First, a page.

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how to wear shorts this summer

If the menswear shows are anything to go by – and of course, they are – the conversation surrounding shorts continues to heat up, with different versions appearing on the catwalk and the front row. The real question is which shorts should you get – and where can you wear them?

On Sunday night in Milan during the men’s fashion shows for spring/summer 2018, Mrs Prada sent out six pairs of shorts that redefined the word “short”. Red, green and black, worn with coats, bumbags and pulled-up socks, they were glorious in their thigh-grazing-ness. Sporty, shorty and, being Prada, they were also most definitely fashion shorts. Elsewhere during the Milan shows, staged in 35C heat, Salvatore Ferragamo sent out a series of rather pleasingly roomy and elegant corduroy shorts that also hit well above the knee.

The other shorts narrative to emerge from the shows is the return of cargo shorts. These were seen at Missoni in their “Urban Gardener” collection, and in London at Martine Rose, the designer who is also a consultant for Balenciaga, and who is fast becoming a barometer of directional fashion. Her shorts were long, loose, scout-friendly and the flip to Mrs Prada’s thigh-grazers.

So cargo shorts or short shorts, where do you sit? Now that Mrs Prada has decreed short shorts a thing, they will doubtless infiltrate fashion across the board. This will be music to the ears of the photographer Juergen Teller, who has long adopted the kind of super short, drawstring running short. Teller usually wears his with a plain crew t-shirt and colourful running trainers. Topman has a khaki pin-stripe pair with a drawstring that also sit mid-thigh. But cargo shorts, a style that has definitely not been deemed a “fashion” short for a very long time, have that utility thing going for them. You can literally stick everything in the pockets and glide around fuss free. How modern.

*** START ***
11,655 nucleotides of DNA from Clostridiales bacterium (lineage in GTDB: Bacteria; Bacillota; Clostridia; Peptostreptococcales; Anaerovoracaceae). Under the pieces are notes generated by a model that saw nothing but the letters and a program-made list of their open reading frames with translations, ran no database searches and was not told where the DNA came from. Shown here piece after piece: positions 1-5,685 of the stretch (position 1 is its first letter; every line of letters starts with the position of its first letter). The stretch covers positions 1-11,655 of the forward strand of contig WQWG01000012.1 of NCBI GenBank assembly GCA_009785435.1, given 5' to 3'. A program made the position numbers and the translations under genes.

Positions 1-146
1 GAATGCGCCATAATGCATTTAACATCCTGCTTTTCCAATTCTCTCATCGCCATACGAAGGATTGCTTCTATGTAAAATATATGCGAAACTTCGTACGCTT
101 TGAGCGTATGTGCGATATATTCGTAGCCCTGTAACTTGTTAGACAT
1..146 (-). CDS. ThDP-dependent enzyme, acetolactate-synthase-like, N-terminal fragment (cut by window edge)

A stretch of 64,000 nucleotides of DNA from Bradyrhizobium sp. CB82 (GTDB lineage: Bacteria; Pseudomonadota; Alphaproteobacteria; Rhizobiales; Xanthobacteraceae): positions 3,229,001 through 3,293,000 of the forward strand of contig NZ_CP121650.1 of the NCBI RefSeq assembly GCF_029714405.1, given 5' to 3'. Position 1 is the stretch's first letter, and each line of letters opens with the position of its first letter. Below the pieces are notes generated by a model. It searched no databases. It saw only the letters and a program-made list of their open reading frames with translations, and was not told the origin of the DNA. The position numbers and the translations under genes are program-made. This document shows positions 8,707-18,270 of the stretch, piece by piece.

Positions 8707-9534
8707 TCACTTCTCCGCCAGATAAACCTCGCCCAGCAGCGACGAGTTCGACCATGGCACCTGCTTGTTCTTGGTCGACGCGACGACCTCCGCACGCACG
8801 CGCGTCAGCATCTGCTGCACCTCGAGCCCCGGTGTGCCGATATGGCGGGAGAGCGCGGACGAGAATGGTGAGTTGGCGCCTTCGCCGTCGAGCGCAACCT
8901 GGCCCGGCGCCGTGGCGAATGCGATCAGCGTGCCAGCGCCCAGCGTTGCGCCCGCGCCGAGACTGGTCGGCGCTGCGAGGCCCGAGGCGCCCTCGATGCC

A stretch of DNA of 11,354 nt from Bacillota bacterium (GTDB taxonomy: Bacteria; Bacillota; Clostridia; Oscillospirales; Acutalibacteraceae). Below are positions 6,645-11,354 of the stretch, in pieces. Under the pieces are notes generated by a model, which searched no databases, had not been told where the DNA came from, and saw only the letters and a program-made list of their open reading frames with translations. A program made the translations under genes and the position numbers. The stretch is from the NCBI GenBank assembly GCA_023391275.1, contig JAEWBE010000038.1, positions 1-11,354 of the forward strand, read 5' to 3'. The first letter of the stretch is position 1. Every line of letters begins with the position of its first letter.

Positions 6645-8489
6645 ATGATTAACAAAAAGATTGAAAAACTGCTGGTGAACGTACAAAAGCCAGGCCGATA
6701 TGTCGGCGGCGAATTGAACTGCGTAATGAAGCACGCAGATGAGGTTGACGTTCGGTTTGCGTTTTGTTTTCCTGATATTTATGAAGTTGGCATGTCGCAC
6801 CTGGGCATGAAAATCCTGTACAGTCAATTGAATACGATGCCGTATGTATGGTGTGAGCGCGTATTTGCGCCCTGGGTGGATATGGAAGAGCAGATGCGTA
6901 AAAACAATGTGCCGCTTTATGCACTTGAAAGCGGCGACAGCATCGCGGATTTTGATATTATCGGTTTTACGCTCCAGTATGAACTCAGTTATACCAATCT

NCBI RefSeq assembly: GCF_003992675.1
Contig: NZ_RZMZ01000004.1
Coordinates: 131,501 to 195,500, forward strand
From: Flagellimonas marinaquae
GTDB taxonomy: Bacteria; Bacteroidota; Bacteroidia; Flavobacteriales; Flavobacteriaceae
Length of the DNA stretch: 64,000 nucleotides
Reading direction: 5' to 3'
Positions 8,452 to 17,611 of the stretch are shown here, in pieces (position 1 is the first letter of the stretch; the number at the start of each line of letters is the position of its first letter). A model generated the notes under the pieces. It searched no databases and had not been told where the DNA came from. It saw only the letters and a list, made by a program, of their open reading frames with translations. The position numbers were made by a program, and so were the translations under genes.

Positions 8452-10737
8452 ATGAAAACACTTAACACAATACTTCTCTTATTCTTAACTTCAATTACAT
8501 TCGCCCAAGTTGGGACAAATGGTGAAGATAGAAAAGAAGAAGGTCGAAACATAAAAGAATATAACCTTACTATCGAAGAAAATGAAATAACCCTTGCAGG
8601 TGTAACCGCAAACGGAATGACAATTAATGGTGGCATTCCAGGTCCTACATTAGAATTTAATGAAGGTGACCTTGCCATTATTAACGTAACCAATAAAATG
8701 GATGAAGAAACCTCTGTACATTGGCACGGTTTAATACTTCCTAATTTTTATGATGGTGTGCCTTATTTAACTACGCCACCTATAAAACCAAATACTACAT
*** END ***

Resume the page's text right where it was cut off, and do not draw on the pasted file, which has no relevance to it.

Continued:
The real question is where to wear them. Shorts on holiday is one thing, but can you wear them to work? Firstly, like all trends, it depends on your office – remember, fashion is all about context. I might wear a pair of quite short-shorts to fashion week, but I’m likely to err on the side of only just-above-the-knee in the office. And more likely tailored over sporty. You can find this kind of thing easily at Weekday, and elegant French labels such as Editions MR or Lemaire – both excel at styles with a pleat front, which are flattering. Prada’s are not the boardroom. Nor is it likely they were designed for this purpose. Truly though, shorts in the office is one that will always be divisive.

My choice for shorts will usually be a pair of denim cut-offs, which you can fashion yourself. Just slice off a pair of jeans or shorts high on the thigh and make like Robert Rauschenberg – the artist was famously photographed in a pair in Florida in 1979. I confess that on more than one occasion, ahead of a holiday, I have found myself hacking away at a pair of old jeans (and even old chinos) staring at this photograph in order to perfect the perfect Rauschenberg length. If you need a little help, Cos have a winning range of city-friendly shorts including these mid-thigh denim ones.